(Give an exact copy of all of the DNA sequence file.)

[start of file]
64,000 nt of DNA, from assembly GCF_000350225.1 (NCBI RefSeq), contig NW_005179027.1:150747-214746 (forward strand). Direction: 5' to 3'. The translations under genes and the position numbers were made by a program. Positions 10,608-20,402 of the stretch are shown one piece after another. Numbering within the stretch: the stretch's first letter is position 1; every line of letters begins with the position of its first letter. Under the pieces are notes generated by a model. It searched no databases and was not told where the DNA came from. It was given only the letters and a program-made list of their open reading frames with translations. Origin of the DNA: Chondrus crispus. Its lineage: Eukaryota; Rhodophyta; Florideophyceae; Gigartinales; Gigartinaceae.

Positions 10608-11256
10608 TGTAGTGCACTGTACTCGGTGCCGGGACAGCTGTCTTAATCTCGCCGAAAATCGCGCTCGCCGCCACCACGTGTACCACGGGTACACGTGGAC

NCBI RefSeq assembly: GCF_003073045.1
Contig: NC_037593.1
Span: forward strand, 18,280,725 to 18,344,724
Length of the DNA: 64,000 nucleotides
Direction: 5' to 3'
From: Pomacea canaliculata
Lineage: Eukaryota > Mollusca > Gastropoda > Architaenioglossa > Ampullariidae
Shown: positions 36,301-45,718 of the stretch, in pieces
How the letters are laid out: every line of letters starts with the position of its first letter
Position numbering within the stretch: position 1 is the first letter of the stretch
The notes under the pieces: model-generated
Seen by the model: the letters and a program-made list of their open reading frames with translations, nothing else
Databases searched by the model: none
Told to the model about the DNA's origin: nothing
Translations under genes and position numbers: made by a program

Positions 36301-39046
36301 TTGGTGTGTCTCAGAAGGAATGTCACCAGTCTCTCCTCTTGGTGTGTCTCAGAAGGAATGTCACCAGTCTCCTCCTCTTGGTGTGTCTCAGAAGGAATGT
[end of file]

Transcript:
64,000 nt of DNA, from assembly GCF_000350225.1 (NCBI RefSeq), contig NW_005179027.1:150747-214746 (forward strand). Direction: 5' to 3'. The translations under genes and the position numbers were made by a program. Positions 10,608-20,402 of the stretch are shown one piece after another. Numbering within the stretch: the stretch's first letter is position 1; every line of letters begins with the position of its first letter. Under the pieces are notes generated by a model. It searched no databases and was not told where the DNA came from. It was given only the letters and a program-made list of their open reading frames with translations. Origin of the DNA: Chondrus crispus. Its lineage: Eukaryota; Rhodophyta; Florideophyceae; Gigartinales; Gigartinaceae.

Positions 10608-11256
10608 TGTAGTGCACTGTACTCGGTGCCGGGACAGCTGTCTTAATCTCGCCGAAAATCGCGCTCGCCGCCACCACGTGTACCACGGGTACACGTGGAC

NCBI RefSeq assembly: GCF_003073045.1
Contig: NC_037593.1
Span: forward strand, 18,280,725 to 18,344,724
Length of the DNA: 64,000 nucleotides
Direction: 5' to 3'
From: Pomacea canaliculata
Lineage: Eukaryota > Mollusca > Gastropoda > Architaenioglossa > Ampullariidae
Shown: positions 36,301-45,718 of the stretch, in pieces
How the letters are laid out: every line of letters starts with the position of its first letter
Position numbering within the stretch: position 1 is the first letter of the stretch
The notes under the pieces: model-generated
Seen by the model: the letters and a program-made list of their open reading frames with translations, nothing else
Databases searched by the model: none
Told to the model about the DNA's origin: nothing
Translations under genes and position numbers: made by a program

Positions 36301-39046
36301 TTGGTGTGTCTCAGAAGGAATGTCACCAGTCTCTCCTCTTGGTGTGTCTCAGAAGGAATGTCACCAGTCTCCTCCTCTTGGTGTGTCTCAGAAGGAATGT